In its latest report, Public Service Broadcasting: short-term crisis, the committee warned that commercially funded public service broadcasters "face severe financial problems".
The committee added there would be dangers if the BBC was even more dominant in the provision of news and current affairs. It added that such a position would also be bad for "independent producers, actors and other suppliers, who would suffer all the disadvantages of dealing with a monopoly commissioner".
The report said the introduction of a new PSB fund - so-called contestable funding since would-be PSB providers would bid to access it - "is justified to ensure there is sufficient free public service provision".
The fund would not, the report said, require additional taxpayer support. One proposal is that money from the licence fee that is now being spent on digital switchover, should be paid into the fund when the digital switchover ends in 2012.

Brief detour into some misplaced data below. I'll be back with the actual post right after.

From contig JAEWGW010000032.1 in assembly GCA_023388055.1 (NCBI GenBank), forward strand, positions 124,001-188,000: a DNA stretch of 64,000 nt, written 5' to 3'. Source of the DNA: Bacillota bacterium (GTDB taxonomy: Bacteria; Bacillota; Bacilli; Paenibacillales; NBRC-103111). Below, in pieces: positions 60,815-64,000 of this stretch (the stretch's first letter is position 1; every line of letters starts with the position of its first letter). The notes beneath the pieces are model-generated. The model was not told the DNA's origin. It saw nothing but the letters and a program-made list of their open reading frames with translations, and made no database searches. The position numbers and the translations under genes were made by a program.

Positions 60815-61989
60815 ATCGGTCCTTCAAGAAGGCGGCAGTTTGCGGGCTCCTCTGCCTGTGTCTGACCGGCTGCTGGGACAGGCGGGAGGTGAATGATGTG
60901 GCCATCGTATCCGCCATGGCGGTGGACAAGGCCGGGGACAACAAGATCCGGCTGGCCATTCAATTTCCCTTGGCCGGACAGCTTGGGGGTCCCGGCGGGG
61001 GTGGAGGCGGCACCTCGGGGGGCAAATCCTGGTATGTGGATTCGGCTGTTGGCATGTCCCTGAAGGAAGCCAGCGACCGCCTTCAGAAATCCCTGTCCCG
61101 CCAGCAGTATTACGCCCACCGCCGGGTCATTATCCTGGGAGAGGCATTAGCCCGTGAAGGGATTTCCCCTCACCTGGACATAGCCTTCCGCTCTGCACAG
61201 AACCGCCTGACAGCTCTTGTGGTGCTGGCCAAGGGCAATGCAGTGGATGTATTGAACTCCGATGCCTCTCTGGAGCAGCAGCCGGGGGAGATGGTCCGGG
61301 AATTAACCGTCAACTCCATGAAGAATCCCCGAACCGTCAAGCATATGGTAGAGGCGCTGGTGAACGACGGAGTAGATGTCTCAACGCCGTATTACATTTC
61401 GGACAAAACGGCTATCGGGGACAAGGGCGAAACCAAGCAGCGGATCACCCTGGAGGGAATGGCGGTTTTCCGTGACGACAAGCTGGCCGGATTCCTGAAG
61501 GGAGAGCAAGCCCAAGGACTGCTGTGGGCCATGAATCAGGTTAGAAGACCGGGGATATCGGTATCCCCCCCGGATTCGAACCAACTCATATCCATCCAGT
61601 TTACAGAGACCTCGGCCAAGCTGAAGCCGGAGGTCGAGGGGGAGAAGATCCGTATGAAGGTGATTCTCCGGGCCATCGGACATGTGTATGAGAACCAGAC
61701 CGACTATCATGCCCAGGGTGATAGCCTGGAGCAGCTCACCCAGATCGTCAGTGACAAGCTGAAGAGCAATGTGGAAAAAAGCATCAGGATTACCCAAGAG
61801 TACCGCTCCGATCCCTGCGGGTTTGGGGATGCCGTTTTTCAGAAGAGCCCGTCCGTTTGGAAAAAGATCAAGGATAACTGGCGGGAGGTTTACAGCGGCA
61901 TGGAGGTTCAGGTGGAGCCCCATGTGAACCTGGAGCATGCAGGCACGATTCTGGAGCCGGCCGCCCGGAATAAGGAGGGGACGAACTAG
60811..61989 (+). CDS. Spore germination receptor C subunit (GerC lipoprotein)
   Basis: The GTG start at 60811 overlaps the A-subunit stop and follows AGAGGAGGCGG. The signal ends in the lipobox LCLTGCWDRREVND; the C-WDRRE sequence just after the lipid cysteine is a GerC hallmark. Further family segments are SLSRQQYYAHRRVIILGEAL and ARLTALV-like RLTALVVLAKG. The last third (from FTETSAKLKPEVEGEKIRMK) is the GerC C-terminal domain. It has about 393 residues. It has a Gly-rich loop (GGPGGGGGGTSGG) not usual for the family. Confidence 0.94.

The committee dismissed plans to merge parts of Channel 4 and BBC Worldwide in order to ensure the future provision of public service broadcasting beyond the BBC, as "corporate engineering". Instead, it concludes the partnership proposals currently put forward by the BBC to aid commercial PSB providers were more desirable.
Committee chairman Lord Fowler said: "We do not want to go back half a century to a time when the BBC was the monopoly provider of public service broadcasting. That would be bad for the public and bad for the BBC.
"Today, ITV regional television news is under threat - at the same time as regional newspapers are struggling to survive - and new UK drama is being cut back. Channel 4 forecasts major problems unless action is taken."
Lord Fowler added: "The case for some kind of intervention has been accepted by Ofcom and the Government, and their favoured solution is a merger of Channel 4 and BBC Worldwide. We did not see the logic of this 'corporate engineering' proposal that does nothing to solve the wider problems in the commercial sector."